Staacke Brothers Building

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Staacke Brothers Building
Staake Stevens Buildings.jpg
Staacke Bros. Bldg (green and red-left)
Stevens Bldg (white and red-right)
Staacke Bros. Building is located in Texas
Staacke Bros. Building
Staacke Bros. Building
Location 309 E. Commerce St.
San Antonio, Texas
Coordinates 29°25′28″N 98°29′23″W / 29.42444°N 98.48972°W / 29.42444; -98.48972Coordinates: 29°25′28″N 98°29′23″W / 29.42444°N 98.48972°W / 29.42444; -98.48972
Governing body Private
NRHP Reference # 80004079[1]
Significant dates
Added to NRHP September 9, 1980
Designated RTHL 1984

The Staacke Brothers Building is located in the Bexar County city of San Antonio in the U.S. state of Texas. It is listed on the National Register of Historic Places listings in Bexar County, Texas. The structure was designated a Recorded Texas Historic Landmark in 1984.[2]

Staacke Brothers[edit]

August F. Staacke (1825–1909) was an immigrant from Hanover, Germany who developed a successful mercantile business in San Antonio. He carried Studebaker wagons, and imported commercial prairie schooner wagons that were built to withstand the rugged terrain of westward expansion.[3] The carriage trade portion of his business was sold to his sons August, Rudolph and Herman, officially being known as the Staacke Brothers in 1889.


Originally the site of a First Presbyterian Church, August F. Staacke bought the lot at 309 E. Commerce in 1869, and hired. John H. Kampmann to erect a storehouse on the site. In 1894, James Reily Gordon designed a Renaissance Revival three-story red sandstone and pink granite building that included a basement. The original building was 300 feet by 269.90 feet.[4]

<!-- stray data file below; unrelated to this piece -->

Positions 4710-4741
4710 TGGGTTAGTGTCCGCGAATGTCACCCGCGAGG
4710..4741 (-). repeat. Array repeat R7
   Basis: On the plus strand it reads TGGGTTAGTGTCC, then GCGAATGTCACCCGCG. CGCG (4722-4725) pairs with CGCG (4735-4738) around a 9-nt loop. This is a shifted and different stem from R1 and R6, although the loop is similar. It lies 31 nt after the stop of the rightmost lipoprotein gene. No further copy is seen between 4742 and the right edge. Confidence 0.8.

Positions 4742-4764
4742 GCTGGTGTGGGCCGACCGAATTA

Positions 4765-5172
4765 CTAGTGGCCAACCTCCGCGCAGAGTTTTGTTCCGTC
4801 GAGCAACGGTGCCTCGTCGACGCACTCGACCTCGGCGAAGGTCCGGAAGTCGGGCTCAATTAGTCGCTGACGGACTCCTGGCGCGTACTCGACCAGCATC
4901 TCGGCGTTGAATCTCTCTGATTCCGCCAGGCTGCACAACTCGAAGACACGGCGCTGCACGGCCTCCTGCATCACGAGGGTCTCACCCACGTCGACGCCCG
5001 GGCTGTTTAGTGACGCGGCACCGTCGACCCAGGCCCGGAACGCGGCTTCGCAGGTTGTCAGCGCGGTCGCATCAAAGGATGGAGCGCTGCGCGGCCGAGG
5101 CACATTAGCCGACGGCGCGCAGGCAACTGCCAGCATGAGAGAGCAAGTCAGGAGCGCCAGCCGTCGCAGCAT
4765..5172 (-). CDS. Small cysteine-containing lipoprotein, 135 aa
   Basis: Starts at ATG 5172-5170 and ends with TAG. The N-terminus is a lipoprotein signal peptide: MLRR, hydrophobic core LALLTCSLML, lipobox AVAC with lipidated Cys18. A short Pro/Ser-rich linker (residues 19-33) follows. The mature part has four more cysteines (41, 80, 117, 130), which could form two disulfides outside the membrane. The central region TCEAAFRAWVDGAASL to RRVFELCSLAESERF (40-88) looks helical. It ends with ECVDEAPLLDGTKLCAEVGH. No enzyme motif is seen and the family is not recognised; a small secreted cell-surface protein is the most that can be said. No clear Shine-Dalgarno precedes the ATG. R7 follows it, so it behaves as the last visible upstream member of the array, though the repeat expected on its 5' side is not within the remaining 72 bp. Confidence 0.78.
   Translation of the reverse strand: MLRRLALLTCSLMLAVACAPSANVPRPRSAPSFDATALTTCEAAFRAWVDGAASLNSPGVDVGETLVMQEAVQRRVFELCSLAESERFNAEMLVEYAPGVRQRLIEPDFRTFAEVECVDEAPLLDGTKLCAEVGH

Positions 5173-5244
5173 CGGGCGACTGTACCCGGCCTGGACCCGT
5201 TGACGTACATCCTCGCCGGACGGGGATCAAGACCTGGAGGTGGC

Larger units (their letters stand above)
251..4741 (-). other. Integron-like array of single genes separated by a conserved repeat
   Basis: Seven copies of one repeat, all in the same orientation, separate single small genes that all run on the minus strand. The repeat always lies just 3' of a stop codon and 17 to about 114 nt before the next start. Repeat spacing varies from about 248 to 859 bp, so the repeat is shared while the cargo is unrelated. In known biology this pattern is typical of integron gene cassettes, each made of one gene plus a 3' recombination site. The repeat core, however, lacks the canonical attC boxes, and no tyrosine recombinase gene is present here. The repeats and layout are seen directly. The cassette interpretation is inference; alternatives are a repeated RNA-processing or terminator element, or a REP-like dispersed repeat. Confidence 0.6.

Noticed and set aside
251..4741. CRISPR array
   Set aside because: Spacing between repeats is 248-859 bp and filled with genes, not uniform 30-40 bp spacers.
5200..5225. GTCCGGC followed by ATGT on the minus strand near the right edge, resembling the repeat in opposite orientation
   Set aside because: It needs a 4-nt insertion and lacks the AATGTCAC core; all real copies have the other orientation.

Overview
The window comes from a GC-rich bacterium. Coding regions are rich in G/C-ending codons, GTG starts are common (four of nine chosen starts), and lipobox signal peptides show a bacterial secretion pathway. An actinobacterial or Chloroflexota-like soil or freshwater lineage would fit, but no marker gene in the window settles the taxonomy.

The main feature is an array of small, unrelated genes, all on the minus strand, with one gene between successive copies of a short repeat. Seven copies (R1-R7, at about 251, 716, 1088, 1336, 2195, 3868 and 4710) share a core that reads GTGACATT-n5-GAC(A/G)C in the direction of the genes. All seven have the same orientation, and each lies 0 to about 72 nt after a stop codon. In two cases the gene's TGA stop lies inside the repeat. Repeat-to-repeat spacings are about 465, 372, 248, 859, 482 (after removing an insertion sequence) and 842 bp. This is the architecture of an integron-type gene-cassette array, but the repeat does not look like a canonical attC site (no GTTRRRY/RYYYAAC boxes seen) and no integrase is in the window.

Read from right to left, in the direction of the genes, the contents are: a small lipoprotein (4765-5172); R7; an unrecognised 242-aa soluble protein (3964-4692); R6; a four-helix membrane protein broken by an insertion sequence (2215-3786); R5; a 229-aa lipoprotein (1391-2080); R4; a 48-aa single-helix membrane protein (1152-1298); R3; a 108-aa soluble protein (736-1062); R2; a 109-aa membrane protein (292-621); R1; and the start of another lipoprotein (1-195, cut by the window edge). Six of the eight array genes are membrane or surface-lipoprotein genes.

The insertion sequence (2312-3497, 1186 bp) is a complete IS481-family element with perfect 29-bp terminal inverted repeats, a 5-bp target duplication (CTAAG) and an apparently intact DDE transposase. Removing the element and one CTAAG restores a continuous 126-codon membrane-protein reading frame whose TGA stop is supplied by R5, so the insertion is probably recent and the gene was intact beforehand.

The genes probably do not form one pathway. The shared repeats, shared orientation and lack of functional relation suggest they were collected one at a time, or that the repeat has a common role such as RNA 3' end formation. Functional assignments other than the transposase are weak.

In 1979 a local hospital bought both the Stevens and the Staacke Brothers buildings with the intent of razing the structures to convert the property to a hospital parking lot. The San Antonio Conservation Society stepped in to preserve architectural history and purchased both buildings. In 1982, a group of investors bought and restored the two structures, with a conditional agreement that only preserved the front of both buildings. The rears of the structures were razed for a parking lot. The Staacke building was reduced to its current 42 feet in width and 97.5 feet in depth. Each floor covers an area of 4,000 square feet (370 m2).[5]


  1. ^ "National Register Information System". National Register of Historic Places. National Park Service. 2008-04-15. 
  2. ^ "Staacke Brothers Building". Recorded Texas Historic Landmarks. Texas Historical Commission. Retrieved October 4, 2012. 
  3. ^ Santleben, August (1910). A Texas Pioneer: Early Staging and Overland Freighting Days on the Frontiers of Texas and Mexico. The Neale Publishing Company. p. 109. 
  4. ^ "Staacke Bros Building". Texas Historical Commission. Retrieved October 4, 2012. 
  5. ^ "Staacke Bros. Building". SACS. Retrieved October 4, 2012.